- Maltodextrin is a glucose polymer. It is usually composed of a mixture of chains that vary from 3–20 glucose units long.
- Maltodextrin is classified in terms of dextrose equivalent (DE).
- The higher the DE value, the shorter the glucose chains, the higher the sweetness and the higher the solubility.
- Maltodextrin scores between 3 and 20 on the DE scale. For this reason, maltodextrin refers to a family of products, instead of a specific product.
- Above DE 20, it is classified as glucose syrup and <10 DE as dextrin.
- Maltodextrin can be enzymatically derived from any starch. It is produced from starch by partial hydrolysis: enzymes break the glucose chains in starch molecules into shorter chains (similar to the process of digestion in the body).
- This process continues until the required DE value is reached.
- Their DE controls the properties of maltodextrin, which change with the degree of hydrolysis.
- Depending on the extent of hydrolysis (how far this process is continuous), the product can vary from a non-sweet starch to small chains of glucose units that are sweet.
- Maltodextrin is a non-sweet starch hydrolysate (very little or no sweetness).
- name of the term : Maltodextrin
Main natural sources
- Maltodextrin does not exist in natural food sources but is produced from plant starches e.g. from wheat, corn, rice and potato.
- Source of energy: 1 g of carbohydrates (e.g. maltodextrin) provides 4 kcal (17 kJ).
- In the digestive tract, maltodextrin is broken down into separate glucose units that can be absorbed through the intestinal lining and transported, by the bloodstream, to various tissues and organs and used as energy.
- Maltodextrin does not taste sweet. Sweet sugars are likely to erode tooth enamel and a sweeter taste may stimulate overeating and a lifetime preference for sweet foods (influencing factors in childhood obesity).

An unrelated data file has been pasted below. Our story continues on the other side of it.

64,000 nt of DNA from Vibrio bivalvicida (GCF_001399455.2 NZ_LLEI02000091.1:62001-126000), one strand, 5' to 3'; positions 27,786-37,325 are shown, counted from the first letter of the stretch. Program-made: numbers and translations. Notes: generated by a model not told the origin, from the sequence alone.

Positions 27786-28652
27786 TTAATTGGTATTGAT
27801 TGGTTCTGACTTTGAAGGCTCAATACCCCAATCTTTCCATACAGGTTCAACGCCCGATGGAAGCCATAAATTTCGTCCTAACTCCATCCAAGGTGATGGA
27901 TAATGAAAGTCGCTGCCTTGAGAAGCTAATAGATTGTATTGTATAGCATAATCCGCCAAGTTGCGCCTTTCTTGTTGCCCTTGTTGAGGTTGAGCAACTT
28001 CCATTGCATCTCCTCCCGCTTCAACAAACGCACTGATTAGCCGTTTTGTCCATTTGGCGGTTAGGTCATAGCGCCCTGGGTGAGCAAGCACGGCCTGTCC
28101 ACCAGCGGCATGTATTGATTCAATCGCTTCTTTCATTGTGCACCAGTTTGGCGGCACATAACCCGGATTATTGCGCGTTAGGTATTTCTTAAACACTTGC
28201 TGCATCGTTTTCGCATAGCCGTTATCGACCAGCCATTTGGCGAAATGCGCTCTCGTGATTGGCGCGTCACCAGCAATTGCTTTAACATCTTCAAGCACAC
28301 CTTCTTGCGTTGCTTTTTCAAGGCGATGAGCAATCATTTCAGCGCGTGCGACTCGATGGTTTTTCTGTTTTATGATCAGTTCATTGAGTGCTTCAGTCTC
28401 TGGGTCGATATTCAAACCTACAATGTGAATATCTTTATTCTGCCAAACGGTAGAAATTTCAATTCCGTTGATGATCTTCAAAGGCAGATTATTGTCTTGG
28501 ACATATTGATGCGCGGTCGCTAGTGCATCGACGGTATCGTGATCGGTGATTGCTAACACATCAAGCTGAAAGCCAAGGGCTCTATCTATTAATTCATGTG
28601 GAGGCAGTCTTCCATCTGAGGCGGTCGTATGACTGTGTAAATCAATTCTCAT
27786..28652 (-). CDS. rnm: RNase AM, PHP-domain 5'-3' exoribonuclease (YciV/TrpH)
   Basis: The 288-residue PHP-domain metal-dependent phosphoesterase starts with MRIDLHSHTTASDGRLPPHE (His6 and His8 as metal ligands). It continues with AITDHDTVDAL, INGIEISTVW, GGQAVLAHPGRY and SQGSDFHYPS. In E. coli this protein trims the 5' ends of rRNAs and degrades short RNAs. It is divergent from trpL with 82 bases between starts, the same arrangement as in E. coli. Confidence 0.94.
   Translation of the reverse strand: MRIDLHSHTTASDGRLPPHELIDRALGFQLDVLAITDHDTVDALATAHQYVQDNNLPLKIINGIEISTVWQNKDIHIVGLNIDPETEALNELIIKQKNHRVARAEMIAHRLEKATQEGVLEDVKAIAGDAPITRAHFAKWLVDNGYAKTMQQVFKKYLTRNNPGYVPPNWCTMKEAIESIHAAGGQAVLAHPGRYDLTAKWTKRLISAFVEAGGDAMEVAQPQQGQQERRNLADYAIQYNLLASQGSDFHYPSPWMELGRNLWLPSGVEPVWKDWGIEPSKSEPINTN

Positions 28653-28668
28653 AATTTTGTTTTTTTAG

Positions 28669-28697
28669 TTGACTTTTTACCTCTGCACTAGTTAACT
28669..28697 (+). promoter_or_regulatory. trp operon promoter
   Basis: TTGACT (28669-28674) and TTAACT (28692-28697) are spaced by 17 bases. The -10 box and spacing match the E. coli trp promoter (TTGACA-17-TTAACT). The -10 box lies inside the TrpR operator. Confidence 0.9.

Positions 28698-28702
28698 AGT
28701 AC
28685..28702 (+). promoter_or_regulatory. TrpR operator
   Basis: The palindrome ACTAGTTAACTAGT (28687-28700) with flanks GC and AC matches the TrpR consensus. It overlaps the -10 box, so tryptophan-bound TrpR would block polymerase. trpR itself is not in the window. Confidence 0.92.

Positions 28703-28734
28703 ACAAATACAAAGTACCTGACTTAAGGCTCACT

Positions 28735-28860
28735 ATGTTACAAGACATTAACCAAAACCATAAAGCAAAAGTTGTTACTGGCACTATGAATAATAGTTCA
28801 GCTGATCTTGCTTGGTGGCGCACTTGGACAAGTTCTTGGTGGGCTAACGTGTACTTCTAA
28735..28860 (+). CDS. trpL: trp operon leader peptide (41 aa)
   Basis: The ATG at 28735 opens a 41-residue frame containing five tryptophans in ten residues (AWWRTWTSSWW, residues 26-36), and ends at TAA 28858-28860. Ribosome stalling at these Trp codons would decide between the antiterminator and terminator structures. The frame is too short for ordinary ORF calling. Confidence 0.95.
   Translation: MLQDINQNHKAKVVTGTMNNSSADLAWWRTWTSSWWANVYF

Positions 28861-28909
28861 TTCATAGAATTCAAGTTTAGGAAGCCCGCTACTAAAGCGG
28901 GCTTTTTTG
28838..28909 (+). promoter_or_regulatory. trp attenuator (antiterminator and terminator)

- Maltodextrin is easily digestible by the young infant, even during a diarrhoeal episode.
- Maltodextrin is used in formulas for infants and children as a (partial) replacement for lactose, such as in HOCHDORF formulas for older children (>1 year). These formulas contain less lactose to prevent complaints caused by a possible decline in lactase activity.
- It is also used in special formulas e.g. in low lactose or lactose-free formulas for infants and children with a lactase deficiency (who cannot tolerate lactose).
- Maltodextrin contributes to a low osmolarity of a formula. Osmolarity is a measure for the concentration of a solution (number of particles, nutrients) – it indicates solute strength.
- The osmolarity of a formula plays a role if there is decreased tolerance of the gastrointestinal tract. During episodes of gastroenteritis, for example, when the gastrointestinal tract is impaired (and the infant suffers from lactose intolerance), a formula with a low osmolarity is important to control the fluid balance. Hyper-osmolar solutions cause large amounts of water transfer to the intestines, for example, and lead to swelling, cramps, and diarrhoea.